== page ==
Churches across locked-down Bangladesh are closed since Easter Sunday, as Christian leaders urge parishioners to worship at home to help flatten the coronavirus curve in this country of 165 million people.
To date, 482 cases of coronavirus and 30 deaths have been officially reported, but cases are rising in Dhaka, one of the world’s most densely populated capitals, and beyond.
“All Christians will be offering prayers in their own homes today,” says Most Rev. Ponen Paul Kubi, bishop of Mymensingh Diocese in north-central Bangladesh. “Everyone should follow all the rules given by the government for their good.”
On 18 March 2020, the Government of Bangladesh declared a national lock-down in an effort to slow the spread of the virus. The bishop took to Facebook to inform the 75,000 Catholics in his diocese about new pandemic practices during Holy Week and on Easter Sunday. “We circulated a message—pray at home, no gatherings and keep social distancing everywhere.”
Priests and imams across this predominately Muslim country are working together to alert their communities about how to protect themselves from COVID-19, with support from World Vision.
Faith leaders are highly respected and influential in Bangladeshi society. They are well-regarded for their honesty, trustworthiness, and integrity. People listen to them.
“In mid-February, I heard about COVID-19 that was breaking out across the world,” says Shariful Islam, imam of Mondumala mosque and president of the Community Hope and Action Team (CHAT). “Sensing the gravity of coronavirus, I sat with my committee members to discuss how to prepare ourselves at the community level.”
Imam Shariful says he is using his influence to inform community members how to protect themselves from the virus. “I talk about the coronavirus pandemic in the khutba (sermon) each week during jummah (Friday) prayer. I advise community people to maintain basic personal hygiene. [Since the lock-down], now I suggest that people offer their prayers at home.”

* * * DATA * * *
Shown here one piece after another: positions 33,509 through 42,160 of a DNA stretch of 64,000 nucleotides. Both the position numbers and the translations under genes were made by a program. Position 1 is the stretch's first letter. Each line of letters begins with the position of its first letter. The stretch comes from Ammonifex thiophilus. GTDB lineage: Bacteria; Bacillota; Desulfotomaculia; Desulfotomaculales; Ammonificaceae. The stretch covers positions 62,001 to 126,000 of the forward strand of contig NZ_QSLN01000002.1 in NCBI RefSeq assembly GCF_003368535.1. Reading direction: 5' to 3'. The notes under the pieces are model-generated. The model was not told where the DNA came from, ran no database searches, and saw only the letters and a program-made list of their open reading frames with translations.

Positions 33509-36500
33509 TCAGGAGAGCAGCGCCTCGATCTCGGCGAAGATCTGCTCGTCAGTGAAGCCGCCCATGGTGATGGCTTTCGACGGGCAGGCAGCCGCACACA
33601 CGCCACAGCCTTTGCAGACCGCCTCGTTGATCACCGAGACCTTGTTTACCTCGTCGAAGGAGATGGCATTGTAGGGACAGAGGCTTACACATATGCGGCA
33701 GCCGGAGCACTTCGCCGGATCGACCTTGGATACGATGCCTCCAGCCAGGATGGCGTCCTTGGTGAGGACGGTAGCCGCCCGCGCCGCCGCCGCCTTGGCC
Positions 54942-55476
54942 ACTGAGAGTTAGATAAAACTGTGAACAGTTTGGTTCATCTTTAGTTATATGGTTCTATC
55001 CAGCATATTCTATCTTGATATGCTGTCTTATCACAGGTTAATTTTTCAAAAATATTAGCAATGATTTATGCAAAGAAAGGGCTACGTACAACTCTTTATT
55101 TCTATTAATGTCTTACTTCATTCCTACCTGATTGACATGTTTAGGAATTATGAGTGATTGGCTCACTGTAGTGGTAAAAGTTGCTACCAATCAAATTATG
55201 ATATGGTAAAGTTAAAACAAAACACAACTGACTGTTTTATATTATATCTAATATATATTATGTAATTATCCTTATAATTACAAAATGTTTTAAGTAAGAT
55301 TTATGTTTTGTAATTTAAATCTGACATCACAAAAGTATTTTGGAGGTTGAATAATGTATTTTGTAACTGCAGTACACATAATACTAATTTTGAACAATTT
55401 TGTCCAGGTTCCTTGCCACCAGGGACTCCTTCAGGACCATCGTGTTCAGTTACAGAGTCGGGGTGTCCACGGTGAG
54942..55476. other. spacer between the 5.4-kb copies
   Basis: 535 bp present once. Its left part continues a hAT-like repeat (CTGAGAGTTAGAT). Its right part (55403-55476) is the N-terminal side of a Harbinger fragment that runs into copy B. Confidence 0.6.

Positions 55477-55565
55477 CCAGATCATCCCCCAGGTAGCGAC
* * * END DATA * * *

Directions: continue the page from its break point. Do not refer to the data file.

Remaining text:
Fellow imam, Nazrul Islam, is doing his part as well. "I am continuously disseminating messages by megaphone on COVID-19 in order to make my community aware,” he says. “I ask them to avoid big gatherings during prayer time, especially jummah."
The two imams are among 1,765 faith leaders (Muslims, Christians, Hindus and Buddhists) who participated in World Vision community engagement workshops last year. Together, they discussed how to better protect children in their communities, drawing on principles and practices from their respective faith traditions. Topics covered child rights and protection, ending physical violence against children, positive parenting, the disadvantages of child marriage and preventing child labour. The faith leaders are adapting those lessons learned and applying them to COVID-19 prevention. To date, World Vision has mobilized more than 400 faith leaders to get the word out.
“Faith leaders are the most influential people in our society,” says Mridul Toju, World Vision’s Faith and Development Coordinator. “They are very motivated and engaged in community development activities. They work with families to end physical violence against children, and to stop child marriage and child labour. Now we are engaging them in COVID-19 awareness-raising.”
Hindu priest Himanshu Bikash Sarkar is doing everything he can to help prepare and protect his community in Mymensingh.
“World Vision facilitators gave us awareness information about coronavirus,” says Himanshu, president of a Hindu leaders’ association. “Earlier, we Hindu leaders went to every house and sensitized people to keep their children clean and safe. As a religious leader, I can’t solve problems alone. So we, the temple committee members, made a list of day labourers without work and other vulnerable people. We communicated this to the local government and arranged for 100 kg of rice and corn to be distributed to the poor and vulnerable who can’t go to work. We are praying to God to save the world from this disease very soon.”